I am the kind of person who likes to start any project by reading. At one point I did a lot of reading about distance running and found it really interesting and inspiring. I didn’t actually do any distance running. I went through a Tour de France period (drug free) but the only cycling I did was at the gym. Its not necessarily a bad thing to read outside your experience, as there are usually other aspects of life where you can apply the learning. Even so I sometimes feel that reading and learning can get in the way of doing.
When I wanted to get fit I joined the gym and toyed with reading my books on personal training. (These books are unreadably boring in my opinion, and I never get very far). The reality is, I know enough. I know enough about walking, running, yoga and pilates to start my own fitness programme. I could just do it.
Its similar with meditation. I know enough to meditate effectively. I have more than enough techniques. Way, way more than enough. In this case, I probably know too much. My learning has exceeded my practice. It feels encouraging to read about other peoples experiences of meditation; it makes me feel a part of something. But when the book is finished, I need to find another book so I can stay involved. In reality, one book is enough. One book on meditation contains everything you need to make a good start. But its not actually in the book. You have to practice it for yourself.
I was reading a self help book this morning and started to feel like I was drowning in advice that I already knew, or didn’t agree with. Do I really need more input, or is it just a habit? Taking in more and more, I feel like I am working towards my goals. But there comes a point when you need to move beyond learning, and focus on acting.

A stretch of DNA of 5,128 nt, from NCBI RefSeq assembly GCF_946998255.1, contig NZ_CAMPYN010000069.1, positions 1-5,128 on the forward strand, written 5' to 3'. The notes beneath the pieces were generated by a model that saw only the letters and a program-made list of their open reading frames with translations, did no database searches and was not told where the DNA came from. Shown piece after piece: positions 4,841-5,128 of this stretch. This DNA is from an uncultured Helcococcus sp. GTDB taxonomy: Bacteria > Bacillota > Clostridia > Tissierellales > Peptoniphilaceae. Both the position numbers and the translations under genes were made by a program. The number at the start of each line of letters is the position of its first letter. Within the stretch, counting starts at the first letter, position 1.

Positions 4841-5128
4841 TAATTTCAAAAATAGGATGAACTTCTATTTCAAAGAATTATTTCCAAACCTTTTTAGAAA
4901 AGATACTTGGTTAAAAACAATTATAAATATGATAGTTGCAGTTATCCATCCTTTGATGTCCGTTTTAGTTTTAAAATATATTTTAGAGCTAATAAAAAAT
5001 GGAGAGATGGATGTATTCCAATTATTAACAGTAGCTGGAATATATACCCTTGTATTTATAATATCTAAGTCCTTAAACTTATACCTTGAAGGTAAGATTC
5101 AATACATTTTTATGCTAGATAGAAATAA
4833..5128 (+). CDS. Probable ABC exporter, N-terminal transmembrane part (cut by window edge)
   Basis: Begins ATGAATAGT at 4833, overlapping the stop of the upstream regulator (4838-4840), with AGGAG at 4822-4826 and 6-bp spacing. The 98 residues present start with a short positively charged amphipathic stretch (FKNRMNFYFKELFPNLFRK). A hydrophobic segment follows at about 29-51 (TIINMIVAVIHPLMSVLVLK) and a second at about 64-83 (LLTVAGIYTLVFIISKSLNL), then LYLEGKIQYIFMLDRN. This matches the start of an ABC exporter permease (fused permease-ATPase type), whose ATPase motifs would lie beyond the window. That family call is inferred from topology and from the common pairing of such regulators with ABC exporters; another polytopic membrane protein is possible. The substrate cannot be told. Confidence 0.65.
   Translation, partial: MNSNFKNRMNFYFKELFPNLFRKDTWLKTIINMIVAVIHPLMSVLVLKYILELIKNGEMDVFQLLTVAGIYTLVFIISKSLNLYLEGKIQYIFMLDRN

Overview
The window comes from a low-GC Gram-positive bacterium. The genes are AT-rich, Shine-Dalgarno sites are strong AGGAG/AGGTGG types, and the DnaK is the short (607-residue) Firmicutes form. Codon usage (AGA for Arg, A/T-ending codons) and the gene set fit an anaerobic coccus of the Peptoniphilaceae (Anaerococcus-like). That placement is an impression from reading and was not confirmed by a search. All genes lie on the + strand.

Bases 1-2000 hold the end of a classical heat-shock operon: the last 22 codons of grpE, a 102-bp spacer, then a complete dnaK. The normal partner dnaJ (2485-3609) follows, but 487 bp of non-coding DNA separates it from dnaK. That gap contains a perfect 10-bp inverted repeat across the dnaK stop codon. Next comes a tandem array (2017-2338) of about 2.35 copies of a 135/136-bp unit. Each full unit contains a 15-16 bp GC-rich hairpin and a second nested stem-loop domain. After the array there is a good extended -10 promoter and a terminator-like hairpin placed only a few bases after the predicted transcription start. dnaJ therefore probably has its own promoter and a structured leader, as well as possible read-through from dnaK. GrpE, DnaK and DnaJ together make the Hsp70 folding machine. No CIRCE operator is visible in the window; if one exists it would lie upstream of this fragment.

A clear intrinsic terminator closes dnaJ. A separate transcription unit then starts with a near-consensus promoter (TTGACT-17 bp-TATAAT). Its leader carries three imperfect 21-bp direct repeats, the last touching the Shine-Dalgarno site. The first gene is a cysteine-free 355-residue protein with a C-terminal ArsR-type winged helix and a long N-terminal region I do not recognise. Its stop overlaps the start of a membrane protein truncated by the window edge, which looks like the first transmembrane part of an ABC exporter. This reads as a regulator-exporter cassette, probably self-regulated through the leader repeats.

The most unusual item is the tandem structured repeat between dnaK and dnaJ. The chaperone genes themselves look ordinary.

For those of us interested in simplifying, we reach a point where we have to confront what we are simplifying for. What are we going to do with the space. There is a lot of purposeful activity at the start of the process as we jettison unnecessary stuff from our lives. Ironically simplifying brings us face to face with our physical stuff in a very concrete way. For a while, we think about our things and how to manage them more than we did before. But what happens next? What happens when you have what you need, and not a whole lot more? What happens when have your shopping under control and you are satisfied with a modest lifestyle?
I don’t know if blogs on minimalism and simplicity can answer the question of what happens next, because that’s a very personal issue that will vary for each of us. I think of the monk or nun who chooses a simplified life in order to devote their life to spiritual practice. Their attention is not on what they don’t have, or what they gave up. Its on the practice, the thing they made space for. Of course some of us who simplify will go on the teach and encourage others to do the same. But for some the simpler life becomes a backdrop for something else.
For me the struggle with material consumption has died down, and I am facing the other things that I consume. Information, ideas, entertainment. Always taking in more and more. Always keeping my mind busy, challenged and entertained. Looking for the next thought and project to eat up.
At the start of this new year I am taking some time to reflect that in this area too, I have sufficient. I am full of ideas, full of learning, full of self help tips. I know enough to start doing things that I want to be doing.